The Crimson Editorial Board
Our actions directly influence the health of our community and the faculty we interact with. Responsible behavior is a key way we can show respect for Harvard’s workers, but we know words matter too. We should be liberal in expressing our appreciation for Harvard’s incredible faculty and staff, who have kept this ship afloat through a generation-defining crisis.
To lift the burden and stress off of students who may test positive, FAS needs to release guidelines that require all professors to have a preemptive plan for those who go into isolation. From there, allowing professors the flexibility to create individualized and innovative protocols — in other words, handing instructors the flexibility that they need to best meet the needs of their specific course — should generate better outcomes for students who have to spend a part of the semester in the confines of four walls.
Activist calls for a path to residency are not only justified — they are the only reasonable response to a migratory framework that tacitly recognizes the asylum eligibility of TPS holders while simultaneously condemning them to needless precarity.
This past year and a half has been unwieldy, confusing, and weird. Much of “normal” has fallen to the wayside. But we sincerely hope that this slight uptick in those opting out of house life doesn’t mark the beginning of a trend as we ease into the era of post-pandemic House life.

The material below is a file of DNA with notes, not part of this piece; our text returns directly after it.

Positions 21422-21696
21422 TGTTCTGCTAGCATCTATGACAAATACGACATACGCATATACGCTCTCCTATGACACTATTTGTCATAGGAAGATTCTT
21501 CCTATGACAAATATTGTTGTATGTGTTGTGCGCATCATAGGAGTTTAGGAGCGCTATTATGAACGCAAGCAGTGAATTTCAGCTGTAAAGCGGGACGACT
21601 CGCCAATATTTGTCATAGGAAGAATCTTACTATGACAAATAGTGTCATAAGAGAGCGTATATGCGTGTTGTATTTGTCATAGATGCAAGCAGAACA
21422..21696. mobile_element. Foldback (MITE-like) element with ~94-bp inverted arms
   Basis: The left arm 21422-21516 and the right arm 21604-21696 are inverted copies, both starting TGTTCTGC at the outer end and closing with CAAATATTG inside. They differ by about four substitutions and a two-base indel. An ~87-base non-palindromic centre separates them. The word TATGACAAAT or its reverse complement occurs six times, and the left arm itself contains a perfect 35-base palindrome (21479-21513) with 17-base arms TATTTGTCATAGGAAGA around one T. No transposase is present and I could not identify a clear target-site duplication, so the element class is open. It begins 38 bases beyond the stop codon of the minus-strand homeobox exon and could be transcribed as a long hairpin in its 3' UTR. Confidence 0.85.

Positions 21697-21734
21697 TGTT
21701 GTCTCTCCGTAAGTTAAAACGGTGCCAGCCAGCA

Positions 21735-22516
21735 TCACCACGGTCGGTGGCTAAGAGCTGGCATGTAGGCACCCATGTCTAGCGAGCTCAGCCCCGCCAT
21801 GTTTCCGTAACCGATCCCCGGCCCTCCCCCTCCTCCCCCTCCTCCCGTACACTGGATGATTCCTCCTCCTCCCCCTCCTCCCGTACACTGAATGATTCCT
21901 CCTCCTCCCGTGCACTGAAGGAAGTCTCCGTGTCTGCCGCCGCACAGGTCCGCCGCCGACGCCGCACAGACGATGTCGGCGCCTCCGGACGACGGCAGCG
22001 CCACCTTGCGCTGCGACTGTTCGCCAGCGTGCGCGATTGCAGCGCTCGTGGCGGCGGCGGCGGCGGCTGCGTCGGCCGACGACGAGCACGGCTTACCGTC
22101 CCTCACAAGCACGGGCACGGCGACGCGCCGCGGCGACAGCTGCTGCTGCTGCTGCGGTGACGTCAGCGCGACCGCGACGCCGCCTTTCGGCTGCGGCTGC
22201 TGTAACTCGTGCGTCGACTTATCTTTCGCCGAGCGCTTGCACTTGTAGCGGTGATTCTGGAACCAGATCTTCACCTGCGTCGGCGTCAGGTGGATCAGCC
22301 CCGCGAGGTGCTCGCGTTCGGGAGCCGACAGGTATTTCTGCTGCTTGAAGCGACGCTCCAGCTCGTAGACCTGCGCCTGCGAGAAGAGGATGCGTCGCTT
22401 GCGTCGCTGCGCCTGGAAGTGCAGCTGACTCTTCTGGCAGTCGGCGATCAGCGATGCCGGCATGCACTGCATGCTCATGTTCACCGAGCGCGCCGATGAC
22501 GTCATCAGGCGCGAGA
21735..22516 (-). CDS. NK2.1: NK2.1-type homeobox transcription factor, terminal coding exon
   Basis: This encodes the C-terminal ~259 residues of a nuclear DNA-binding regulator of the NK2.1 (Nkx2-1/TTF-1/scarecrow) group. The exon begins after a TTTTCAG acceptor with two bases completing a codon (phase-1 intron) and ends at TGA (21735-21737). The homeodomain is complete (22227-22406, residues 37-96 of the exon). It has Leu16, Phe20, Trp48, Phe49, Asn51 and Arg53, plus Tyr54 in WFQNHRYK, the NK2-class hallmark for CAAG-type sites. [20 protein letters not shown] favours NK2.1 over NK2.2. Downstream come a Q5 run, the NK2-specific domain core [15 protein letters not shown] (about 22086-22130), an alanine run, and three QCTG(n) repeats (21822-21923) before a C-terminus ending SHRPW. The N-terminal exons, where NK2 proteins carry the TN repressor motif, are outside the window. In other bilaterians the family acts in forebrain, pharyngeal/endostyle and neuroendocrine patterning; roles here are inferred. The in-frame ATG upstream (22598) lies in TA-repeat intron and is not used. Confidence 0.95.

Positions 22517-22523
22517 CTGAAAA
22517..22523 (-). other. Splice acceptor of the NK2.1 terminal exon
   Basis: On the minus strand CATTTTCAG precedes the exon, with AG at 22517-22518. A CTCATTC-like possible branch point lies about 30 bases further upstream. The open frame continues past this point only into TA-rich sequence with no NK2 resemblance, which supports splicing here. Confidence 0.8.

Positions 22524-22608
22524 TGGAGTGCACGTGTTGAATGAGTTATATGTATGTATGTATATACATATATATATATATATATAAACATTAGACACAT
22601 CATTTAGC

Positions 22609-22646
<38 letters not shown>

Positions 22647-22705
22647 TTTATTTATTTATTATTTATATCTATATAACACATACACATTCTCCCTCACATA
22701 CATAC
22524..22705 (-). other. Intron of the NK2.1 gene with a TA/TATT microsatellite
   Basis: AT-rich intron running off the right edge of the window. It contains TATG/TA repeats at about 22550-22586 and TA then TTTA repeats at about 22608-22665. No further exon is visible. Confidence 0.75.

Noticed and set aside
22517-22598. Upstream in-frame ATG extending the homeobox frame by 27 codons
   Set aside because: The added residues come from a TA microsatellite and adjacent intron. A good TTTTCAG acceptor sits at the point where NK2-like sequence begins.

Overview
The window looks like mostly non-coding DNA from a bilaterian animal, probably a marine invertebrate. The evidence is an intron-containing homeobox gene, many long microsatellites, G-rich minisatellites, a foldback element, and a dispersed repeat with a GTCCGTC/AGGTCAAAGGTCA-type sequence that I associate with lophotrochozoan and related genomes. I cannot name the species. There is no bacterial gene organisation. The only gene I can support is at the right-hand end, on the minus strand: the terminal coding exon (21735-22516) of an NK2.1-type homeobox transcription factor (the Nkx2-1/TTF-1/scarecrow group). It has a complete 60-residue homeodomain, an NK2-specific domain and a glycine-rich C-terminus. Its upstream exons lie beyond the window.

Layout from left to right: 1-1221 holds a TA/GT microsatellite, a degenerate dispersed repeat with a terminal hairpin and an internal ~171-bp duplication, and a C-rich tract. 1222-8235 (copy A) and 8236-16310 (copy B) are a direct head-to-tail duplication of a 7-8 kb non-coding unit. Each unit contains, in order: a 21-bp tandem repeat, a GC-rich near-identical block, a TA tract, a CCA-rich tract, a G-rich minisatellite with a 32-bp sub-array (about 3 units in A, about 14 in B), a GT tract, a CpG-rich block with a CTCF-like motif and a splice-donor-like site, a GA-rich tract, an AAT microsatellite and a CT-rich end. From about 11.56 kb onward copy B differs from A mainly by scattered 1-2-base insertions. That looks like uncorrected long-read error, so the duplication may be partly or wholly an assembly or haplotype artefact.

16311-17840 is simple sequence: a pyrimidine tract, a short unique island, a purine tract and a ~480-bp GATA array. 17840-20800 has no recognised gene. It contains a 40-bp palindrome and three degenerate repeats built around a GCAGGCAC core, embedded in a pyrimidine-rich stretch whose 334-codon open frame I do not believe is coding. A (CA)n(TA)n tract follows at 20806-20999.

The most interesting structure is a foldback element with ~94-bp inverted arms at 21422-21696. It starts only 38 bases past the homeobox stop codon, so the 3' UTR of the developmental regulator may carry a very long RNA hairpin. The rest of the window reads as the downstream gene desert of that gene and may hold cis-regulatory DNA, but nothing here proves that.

Legacy admits make up 15.5 percent of the Class of 2025, and they tend to be loaded: Nearly a third have parents that make half a million dollars. These students don’t deserve our ire for being rich, but, in an admissions process where wealth and a guiding hand helps plenty, it’s egregious that the College goes out of its way to privilege students who enter the rat race with a parent who can expertly aid them and likely finance experiences that showcase their child’s prowess.
Harvard’s recent decision is, therefore, a testament t0 the power of student activism. The wealthiest academic institution on our warming planet has been moved by the blood, sweat, handcuffing, and tears of young people.
Harvard has an obligation to protect its students. Instead, it is allowing a faculty member who it has found “violated University sexual harassment policies” to educate its undergraduates.
None of us want to be sent home. The College needs to reaffirm that campus-wide eviction remains the absolute last resort, and offer a clear boundary that we can’t afford to cross.